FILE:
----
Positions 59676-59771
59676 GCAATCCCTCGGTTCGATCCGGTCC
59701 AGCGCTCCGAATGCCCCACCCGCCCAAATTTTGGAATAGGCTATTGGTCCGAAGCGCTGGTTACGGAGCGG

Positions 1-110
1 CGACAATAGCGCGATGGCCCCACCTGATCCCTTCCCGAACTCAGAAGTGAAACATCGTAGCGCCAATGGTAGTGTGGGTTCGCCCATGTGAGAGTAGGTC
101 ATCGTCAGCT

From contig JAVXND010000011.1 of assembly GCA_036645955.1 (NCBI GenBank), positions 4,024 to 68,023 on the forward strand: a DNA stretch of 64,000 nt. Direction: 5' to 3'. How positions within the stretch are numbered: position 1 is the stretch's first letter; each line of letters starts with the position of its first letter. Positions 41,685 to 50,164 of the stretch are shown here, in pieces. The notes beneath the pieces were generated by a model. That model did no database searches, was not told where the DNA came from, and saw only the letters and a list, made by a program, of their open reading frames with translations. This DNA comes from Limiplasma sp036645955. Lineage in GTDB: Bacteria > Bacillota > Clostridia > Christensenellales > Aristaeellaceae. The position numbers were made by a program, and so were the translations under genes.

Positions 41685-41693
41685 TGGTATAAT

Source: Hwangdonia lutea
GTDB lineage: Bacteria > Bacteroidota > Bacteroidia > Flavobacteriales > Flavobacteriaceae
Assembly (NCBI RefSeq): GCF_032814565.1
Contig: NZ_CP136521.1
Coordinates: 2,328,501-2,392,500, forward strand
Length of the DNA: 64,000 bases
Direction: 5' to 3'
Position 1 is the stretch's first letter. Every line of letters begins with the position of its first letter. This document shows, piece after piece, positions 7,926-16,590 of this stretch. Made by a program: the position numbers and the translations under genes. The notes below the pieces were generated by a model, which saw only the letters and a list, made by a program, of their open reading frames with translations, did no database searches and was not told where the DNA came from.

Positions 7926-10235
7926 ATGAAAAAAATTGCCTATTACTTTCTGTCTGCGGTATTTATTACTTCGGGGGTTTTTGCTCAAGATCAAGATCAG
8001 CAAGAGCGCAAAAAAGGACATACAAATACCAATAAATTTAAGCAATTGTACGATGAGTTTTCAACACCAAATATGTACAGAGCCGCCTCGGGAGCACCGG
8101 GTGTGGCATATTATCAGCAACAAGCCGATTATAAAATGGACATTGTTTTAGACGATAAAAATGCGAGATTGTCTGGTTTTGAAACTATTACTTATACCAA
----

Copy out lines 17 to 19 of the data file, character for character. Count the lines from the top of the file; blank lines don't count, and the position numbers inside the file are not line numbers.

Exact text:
Position 1 is the stretch's first letter. Every line of letters begins with the position of its first letter. This document shows, piece after piece, positions 7,926-16,590 of this stretch. Made by a program: the position numbers and the translations under genes. The notes below the pieces were generated by a model, which saw only the letters and a list, made by a program, of their open reading frames with translations, did no database searches and was not told where the DNA came from.

Positions 7926-10235
7926 ATGAAAAAAATTGCCTATTACTTTCTGTCTGCGGTATTTATTACTTCGGGGGTTTTTGCTCAAGATCAAGATCAG